"I want you to be brand new. I want me to be brand new. I want us to be always constantly growing, evolving. Having more clarity, moving with different purpose, like, and all of that is for me very, very welcomed."
She continues, “So I'm just trying to figure out what's next. You know what I mean? I'm jumping into what's next. I'm excited going into what's next and new. I'm just sort of embracing all of what life has to offer.”
Look out for Gabrielle in the upcoming indie film Riff Raff, which is a crime comedy starring her and Jennifer Coolidge, and she will also produce The Idea of You, which stars Anne Hathaway.
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Have you ever been in a relationship with someone and felt so deeply connected to them? Everything about the relationship was intense – good or bad? Then you might be in a part of a soul tie.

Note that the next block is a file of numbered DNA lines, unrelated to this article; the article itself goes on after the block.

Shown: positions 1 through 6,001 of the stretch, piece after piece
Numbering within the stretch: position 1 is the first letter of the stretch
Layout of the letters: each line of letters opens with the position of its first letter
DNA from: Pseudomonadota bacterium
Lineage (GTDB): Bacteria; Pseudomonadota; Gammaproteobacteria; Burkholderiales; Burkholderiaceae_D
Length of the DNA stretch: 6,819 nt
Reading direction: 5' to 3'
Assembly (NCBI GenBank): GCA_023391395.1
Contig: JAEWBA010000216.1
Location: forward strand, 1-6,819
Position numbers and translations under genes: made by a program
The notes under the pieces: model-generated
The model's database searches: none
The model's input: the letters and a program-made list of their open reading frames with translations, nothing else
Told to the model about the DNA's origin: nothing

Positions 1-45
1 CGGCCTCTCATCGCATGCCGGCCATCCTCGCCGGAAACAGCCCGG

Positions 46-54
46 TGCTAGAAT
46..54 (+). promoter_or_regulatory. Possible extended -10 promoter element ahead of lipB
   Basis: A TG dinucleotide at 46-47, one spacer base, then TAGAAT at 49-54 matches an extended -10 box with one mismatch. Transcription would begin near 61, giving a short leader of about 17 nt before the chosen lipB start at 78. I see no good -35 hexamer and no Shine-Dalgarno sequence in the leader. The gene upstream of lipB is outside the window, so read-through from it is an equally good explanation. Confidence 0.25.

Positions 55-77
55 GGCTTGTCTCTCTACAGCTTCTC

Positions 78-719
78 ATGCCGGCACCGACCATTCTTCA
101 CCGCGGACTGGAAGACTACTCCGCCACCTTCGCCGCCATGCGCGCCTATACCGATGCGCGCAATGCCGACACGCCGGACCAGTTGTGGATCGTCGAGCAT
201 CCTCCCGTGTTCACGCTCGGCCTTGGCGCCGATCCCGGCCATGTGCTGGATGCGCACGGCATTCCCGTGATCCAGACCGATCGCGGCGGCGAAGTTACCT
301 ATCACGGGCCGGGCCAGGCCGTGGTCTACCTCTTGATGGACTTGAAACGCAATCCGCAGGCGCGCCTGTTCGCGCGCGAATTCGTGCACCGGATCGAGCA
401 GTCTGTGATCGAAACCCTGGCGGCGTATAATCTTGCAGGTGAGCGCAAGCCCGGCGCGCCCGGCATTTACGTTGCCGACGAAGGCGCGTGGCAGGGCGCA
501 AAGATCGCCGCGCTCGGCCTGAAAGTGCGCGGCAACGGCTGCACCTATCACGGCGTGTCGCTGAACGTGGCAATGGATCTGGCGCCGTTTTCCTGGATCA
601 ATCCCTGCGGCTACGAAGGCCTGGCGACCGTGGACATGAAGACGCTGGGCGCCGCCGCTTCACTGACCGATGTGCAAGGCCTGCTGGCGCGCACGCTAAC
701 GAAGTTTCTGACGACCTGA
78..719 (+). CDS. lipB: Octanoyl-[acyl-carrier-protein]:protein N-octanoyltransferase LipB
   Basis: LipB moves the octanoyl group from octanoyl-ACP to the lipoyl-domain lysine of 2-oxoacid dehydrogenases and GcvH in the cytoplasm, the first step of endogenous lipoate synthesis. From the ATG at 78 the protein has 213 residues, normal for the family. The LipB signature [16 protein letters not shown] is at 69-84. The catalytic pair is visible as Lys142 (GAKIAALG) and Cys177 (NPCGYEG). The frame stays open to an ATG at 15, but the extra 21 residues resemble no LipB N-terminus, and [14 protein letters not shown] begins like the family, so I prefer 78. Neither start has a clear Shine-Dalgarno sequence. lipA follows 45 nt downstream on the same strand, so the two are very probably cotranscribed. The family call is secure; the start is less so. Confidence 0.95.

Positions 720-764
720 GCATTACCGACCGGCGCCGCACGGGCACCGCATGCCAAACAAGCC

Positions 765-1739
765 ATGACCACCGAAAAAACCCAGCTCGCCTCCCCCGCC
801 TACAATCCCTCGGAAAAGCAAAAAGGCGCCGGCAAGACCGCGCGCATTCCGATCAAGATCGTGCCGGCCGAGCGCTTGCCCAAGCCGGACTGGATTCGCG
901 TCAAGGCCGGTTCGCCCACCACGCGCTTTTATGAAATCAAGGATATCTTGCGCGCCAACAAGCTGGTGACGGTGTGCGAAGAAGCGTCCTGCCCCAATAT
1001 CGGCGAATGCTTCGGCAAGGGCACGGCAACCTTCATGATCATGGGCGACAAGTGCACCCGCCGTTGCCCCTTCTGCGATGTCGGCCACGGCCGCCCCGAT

The concept of a soul tie binds individuals on a level beyond a relationship's physical and emotional aspects; it’s more than a mere connection. You can form a soul tie with anyone – lover, friend, colleague, etc.- but we are discussing romantic partners for this article. Think of you and your partner as an intensely burning flame. The flame can burn passionately to light the relationship’s way or chaotically burn everything in its path. Either way, it leaves an indelible mark on the souls involved.
A soul tie should not be confused with the term “soulmate.” The main difference is that a soul tie can be positive or negative, while a soulmate is a mutual, harmonious connection. Unlike a soul tie, a soulmate relationship is generally characterized by mutual understanding, support, and shared values.